Antisemitic sculpture can remain in church, German court rules | Germany

Germany’s highest court has rejected a Jewish man’s attempt to have a 700-year-old anti-Semitic statue removed from a church where Martin Luther once preached.

The federal court of justice upheld rulings by lower courts on the Judensausculpture on the town church in Wittenberg – one of more than 20 such relics from the Middle Ages that still adorn churches across Germany and elsewhere in Europe – pointing to the addition in recent decades of a memorial and an information sign.

Placed on the church about 4 meters (13 ft) above ground level, the sculpture depicts identifiable people as Jews suckling the teats of a sow while a rabbi lifts the animal’s tail. In 1570, after the Protestant Reformation, an inscription referring to an anti-Jewish tract by Luther was added.

The plaintiff argued that the sculpture was ‘a defamation of, and insult to, the Jewish people’. Photograph: Jens Meyer/AP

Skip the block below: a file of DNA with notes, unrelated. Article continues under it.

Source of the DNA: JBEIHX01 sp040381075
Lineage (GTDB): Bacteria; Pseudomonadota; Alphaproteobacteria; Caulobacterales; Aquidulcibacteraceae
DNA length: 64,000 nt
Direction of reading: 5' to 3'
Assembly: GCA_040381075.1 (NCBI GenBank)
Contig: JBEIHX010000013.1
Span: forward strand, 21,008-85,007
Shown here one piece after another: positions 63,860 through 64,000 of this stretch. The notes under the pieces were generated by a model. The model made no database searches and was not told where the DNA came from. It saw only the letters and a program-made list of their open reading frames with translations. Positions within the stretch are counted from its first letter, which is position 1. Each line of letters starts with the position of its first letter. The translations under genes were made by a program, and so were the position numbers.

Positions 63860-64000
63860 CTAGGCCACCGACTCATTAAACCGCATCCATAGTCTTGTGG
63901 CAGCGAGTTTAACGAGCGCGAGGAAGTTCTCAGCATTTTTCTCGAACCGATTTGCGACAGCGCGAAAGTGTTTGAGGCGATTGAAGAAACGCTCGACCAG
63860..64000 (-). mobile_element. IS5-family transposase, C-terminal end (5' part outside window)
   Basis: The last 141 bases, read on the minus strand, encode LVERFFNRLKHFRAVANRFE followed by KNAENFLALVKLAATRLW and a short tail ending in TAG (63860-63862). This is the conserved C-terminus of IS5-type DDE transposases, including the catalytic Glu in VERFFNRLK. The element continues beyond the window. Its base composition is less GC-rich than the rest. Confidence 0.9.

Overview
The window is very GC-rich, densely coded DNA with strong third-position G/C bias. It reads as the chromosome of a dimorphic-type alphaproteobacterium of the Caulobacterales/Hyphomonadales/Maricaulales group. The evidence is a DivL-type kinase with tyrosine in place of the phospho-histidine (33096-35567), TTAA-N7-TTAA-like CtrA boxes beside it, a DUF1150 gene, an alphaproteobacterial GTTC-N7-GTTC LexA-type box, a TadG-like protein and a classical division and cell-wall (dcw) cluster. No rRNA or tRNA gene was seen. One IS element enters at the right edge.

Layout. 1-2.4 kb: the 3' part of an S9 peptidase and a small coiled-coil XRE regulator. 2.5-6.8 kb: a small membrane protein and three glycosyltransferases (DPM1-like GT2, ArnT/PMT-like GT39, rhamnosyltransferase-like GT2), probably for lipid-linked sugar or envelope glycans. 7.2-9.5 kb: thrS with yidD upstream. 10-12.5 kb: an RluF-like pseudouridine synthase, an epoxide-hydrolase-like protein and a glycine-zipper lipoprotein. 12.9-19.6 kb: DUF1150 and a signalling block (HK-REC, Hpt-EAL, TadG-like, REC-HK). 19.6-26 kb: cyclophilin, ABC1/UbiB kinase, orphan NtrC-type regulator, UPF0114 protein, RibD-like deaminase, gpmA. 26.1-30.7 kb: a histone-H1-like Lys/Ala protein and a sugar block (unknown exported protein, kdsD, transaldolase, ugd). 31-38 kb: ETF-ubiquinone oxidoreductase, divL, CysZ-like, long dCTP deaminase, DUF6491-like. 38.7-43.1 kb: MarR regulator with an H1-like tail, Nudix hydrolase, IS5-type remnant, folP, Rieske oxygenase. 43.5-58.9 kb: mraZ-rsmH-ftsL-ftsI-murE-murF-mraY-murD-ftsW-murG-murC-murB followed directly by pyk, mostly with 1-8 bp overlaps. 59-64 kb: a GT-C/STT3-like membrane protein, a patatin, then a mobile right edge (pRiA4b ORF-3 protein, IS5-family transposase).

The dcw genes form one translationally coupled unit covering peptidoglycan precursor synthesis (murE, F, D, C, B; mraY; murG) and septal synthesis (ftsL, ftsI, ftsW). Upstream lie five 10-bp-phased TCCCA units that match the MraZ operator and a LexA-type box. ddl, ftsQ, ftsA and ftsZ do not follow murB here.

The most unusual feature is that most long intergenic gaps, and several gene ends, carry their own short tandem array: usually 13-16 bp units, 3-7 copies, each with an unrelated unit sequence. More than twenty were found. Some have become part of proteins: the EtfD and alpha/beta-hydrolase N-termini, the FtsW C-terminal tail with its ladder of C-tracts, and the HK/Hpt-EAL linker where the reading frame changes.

The case went to the federal court after courts in the eastern state of Saxony-Anhalt ruled in 2019 and 2020 against plaintiff Michael Duellmann. He had argued that the sculpture was “a defamation of, and insult to, the Jewish people” that had “a terrible effect up to this day,” and has suggested moving it the nearby Luther House museum.

In 1988, a memorial was set into the ground below, referring to the persecution of Jews and the 6 million people who died during the Holocaust. In addition, a sign gives information about the sculpture in German and English.

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